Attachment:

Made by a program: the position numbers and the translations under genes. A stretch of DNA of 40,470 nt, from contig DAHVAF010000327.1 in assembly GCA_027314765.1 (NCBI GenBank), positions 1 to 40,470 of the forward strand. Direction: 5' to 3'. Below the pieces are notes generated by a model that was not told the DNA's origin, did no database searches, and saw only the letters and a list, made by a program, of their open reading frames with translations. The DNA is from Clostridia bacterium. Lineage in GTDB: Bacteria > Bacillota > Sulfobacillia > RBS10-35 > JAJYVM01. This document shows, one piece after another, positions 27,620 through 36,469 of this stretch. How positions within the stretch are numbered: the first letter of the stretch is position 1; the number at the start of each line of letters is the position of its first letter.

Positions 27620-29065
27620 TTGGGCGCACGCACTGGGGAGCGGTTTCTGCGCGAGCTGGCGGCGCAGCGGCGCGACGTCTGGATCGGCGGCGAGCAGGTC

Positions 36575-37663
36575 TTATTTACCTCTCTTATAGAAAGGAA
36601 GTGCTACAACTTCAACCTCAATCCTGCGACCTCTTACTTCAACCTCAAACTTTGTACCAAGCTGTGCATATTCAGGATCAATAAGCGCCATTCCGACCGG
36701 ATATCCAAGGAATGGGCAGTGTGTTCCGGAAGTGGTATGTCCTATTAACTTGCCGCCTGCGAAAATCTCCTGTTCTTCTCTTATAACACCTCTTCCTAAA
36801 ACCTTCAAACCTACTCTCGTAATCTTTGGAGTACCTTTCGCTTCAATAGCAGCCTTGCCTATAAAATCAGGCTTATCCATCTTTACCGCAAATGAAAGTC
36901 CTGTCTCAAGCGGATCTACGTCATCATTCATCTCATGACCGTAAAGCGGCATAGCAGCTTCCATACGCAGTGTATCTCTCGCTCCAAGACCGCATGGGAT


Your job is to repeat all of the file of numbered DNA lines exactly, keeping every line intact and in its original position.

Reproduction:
Made by a program: the position numbers and the translations under genes. A stretch of DNA of 40,470 nt, from contig DAHVAF010000327.1 in assembly GCA_027314765.1 (NCBI GenBank), positions 1 to 40,470 of the forward strand. Direction: 5' to 3'. Below the pieces are notes generated by a model that was not told the DNA's origin, did no database searches, and saw only the letters and a list, made by a program, of their open reading frames with translations. The DNA is from Clostridia bacterium. Lineage in GTDB: Bacteria > Bacillota > Sulfobacillia > RBS10-35 > JAJYVM01. This document shows, one piece after another, positions 27,620 through 36,469 of this stretch. How positions within the stretch are numbered: the first letter of the stretch is position 1; the number at the start of each line of letters is the position of its first letter.

Positions 27620-29065
27620 TTGGGCGCACGCACTGGGGAGCGGTTTCTGCGCGAGCTGGCGGCGCAGCGGCGCGACGTCTGGATCGGCGGCGAGCAGGTC

Positions 36575-37663
36575 TTATTTACCTCTCTTATAGAAAGGAA
36601 GTGCTACAACTTCAACCTCAATCCTGCGACCTCTTACTTCAACCTCAAACTTTGTACCAAGCTGTGCATATTCAGGATCAATAAGCGCCATTCCGACCGG
36701 ATATCCAAGGAATGGGCAGTGTGTTCCGGAAGTGGTATGTCCTATTAACTTGCCGCCTGCGAAAATCTCCTGTTCTTCTCTTATAACACCTCTTCCTAAA
36801 ACCTTCAAACCTACTCTCGTAATCTTTGGAGTACCTTTCGCTTCAATAGCAGCCTTGCCTATAAAATCAGGCTTATCCATCTTTACCGCAAATGAAAGTC
36901 CTGTCTCAAGCGGATCTACGTCATCATTCATCTCATGACCGTAAAGCGGCATAGCAGCTTCCATACGCAGTGTATCTCTCGCTCCAAGACCGCATGGGAT